This leads to some eye-rolling filmmaking as we, say, transition from a scene where we watch a chicken run around with it’s head cutoff to a sequence where Blanchett’s character really starts bleeding out on the floor of the bus. It’s Iñárritu saying, look these things might be superficially different, but have an emotional resonance deeper than the individuals separated by time and space know. It’s a trick he keeps coming back to almost as if he’s afraid the audience at home won’t comprehend that there’s more to these segments than the plot connections.

This turns to be an aggravating sentiment because each section has moments of genuine thoughtfulness, insight, or excitement that weirdly always feel undercut by the transitions to someplace else. Just as a moment develops it gets tossed aside to a similar, but oh so different, scene. This jumbling together of disparate elements is so supposed to be the film’s master stroke, but eventually feels like an achilles heel.

To wit, the section in Japan is on its own legitimately great. A thoughtful exploration of someone with a disability trying to navigate a world that seems openly hostile to them. The language barrier conceit gets an interesting wrinkle as Kikuchi’s character is forced to use sign language or lip reading to try and find her way through life. Iñárritu deftly creates a visual and sonic landscape that demonstrates her isolation and want to break out of it, and does so without leaning on overly obvious stereotypes. A scene of a night on the town with prospective sexual partner turn from delightful to disappointing without overloading the bummer meter. It feels real, which is the most successful thing a highly formal film like Babel can achieve.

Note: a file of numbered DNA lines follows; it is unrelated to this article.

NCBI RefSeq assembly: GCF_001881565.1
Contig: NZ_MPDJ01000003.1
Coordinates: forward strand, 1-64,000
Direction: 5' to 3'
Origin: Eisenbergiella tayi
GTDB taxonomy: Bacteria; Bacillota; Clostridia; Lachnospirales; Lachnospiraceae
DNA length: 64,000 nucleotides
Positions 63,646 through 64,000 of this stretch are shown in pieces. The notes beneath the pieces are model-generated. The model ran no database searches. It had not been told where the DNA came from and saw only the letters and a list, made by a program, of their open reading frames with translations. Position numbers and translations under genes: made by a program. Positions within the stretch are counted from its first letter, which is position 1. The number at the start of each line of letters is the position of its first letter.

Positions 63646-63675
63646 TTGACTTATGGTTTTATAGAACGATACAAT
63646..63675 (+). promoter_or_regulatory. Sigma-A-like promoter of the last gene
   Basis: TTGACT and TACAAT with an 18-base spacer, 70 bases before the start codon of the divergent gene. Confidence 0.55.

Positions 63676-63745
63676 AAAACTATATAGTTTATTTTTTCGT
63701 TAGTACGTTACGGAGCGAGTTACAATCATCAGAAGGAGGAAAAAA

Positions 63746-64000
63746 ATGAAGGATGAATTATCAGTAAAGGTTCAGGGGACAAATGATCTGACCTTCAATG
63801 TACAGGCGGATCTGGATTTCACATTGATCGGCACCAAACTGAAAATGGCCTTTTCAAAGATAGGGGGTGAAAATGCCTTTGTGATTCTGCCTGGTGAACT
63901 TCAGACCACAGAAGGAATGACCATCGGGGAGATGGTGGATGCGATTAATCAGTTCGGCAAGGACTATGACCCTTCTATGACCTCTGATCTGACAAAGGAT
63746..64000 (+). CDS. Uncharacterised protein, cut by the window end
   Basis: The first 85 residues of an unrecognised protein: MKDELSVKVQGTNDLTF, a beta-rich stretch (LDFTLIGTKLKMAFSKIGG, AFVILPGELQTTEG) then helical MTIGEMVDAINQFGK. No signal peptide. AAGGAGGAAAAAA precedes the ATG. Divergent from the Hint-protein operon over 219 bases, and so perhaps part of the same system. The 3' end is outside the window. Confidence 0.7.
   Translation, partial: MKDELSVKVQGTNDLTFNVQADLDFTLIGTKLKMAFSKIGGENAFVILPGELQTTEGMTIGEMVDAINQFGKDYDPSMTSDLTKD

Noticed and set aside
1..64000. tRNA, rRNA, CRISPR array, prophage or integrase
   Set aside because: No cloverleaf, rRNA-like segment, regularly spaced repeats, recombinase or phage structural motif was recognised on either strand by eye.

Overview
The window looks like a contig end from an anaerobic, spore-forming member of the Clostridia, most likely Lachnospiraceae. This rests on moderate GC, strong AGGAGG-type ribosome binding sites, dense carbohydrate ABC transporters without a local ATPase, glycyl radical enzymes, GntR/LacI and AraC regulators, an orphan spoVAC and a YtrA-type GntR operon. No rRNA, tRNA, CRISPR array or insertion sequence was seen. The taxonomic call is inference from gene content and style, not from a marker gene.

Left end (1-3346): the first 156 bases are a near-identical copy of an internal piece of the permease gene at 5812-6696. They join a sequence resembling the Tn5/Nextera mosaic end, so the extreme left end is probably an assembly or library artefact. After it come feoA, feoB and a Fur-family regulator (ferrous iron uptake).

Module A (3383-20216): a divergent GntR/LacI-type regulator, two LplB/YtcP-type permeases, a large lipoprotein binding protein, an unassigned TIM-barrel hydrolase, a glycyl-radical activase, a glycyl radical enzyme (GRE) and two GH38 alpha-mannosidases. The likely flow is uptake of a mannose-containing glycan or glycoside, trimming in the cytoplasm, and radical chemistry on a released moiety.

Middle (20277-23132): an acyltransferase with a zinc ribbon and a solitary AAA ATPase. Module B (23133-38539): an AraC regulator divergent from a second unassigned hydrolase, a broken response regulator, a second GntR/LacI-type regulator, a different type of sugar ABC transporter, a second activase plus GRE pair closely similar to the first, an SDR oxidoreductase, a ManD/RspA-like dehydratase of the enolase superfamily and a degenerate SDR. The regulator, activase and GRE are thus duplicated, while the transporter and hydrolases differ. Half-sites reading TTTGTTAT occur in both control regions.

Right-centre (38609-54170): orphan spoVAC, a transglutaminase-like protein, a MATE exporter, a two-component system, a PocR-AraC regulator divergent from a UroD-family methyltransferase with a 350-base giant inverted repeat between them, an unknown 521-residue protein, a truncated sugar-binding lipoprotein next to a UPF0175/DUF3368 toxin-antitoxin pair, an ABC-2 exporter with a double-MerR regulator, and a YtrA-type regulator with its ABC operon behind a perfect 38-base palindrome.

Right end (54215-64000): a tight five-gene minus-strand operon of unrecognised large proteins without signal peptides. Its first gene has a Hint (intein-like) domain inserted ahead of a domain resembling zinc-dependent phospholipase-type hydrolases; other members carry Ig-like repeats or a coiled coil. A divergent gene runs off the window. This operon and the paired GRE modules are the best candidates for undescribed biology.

The same can’t be said of the other two segments. The misadventures in Morocoo are morose, violent, and off putting to such a degree that every critique of Iñárritu  being a born misery porn director feels completely true. Blood flows freely and indiscriminately, children are put at the center of danger, and there’s an aggressive ugliness to the tone that turns what is the hinge of the narrative into something sophomorically important.

The America section then comes off as weirdly slight even though it too has life and death stakes. Maybe it’s because it takes too long to get to its fairly obvious conclusion, or that it’s insights into immigration feel pretty expected for 2006, every time the film cuts to it one can’t help but think, “well we’re here now.”

This striving for profundity is ultimately what undercuts said profound moments in Iñárritu’s work over and over again. He’s an incredible image maker that can’t help but keep getting tripped up by his importance, heightened by the fact that he consistently and readily rewarded for it by the filmmaking world. And since he has the drive for the seriousness he rarely has the wriggle room of somebody like del Toro, whose lesser works can still be fun in a popcorn way. You aren’t eating popcorn for Iñárritu, you are being serious and thoughtful, even if the movie doesn’t think you can put it together yourself.

Odds and Ends

  • Babel was also a heavy awards contender, scooping up most a plethora of nominations at the Oscars (including the rare double Best Supporting Actress noms for Barraza and Kikuchi) but went home with only one award for Best Original Score. I will say though that the score is very good, and used in a shockingly reserved manner considering the type of movie this is.
  • Though you can once again argue that Birdman’s win is a kind of makeup for this year which in turn was a makeup for Scorsese.
  • Blanchett is given a hilariously thankless role as a nagging wife who gets shot, and then spends almost the entire movie flat on the ground.
  • In “this movie was made in the immediate aftermath of 9/11,” authorities think the shooting is a terrorist attack.
  • Perhaps Iñárritu’s greatest contribution to cinema is helping breaking Gael Garcia Bernal into the mainstream. He’s good here in a small role.
  • I will not go as far as to say Iñárritu is a fraud as some critics have, but I will say that I can understand that sentiment. Though I did like Birdman the first and only time I saw it.

Next Week: The third and final Amigo Alfonso Cuaron welcomes us to the future (or really the present) with the sci-fi stunner Children of Men.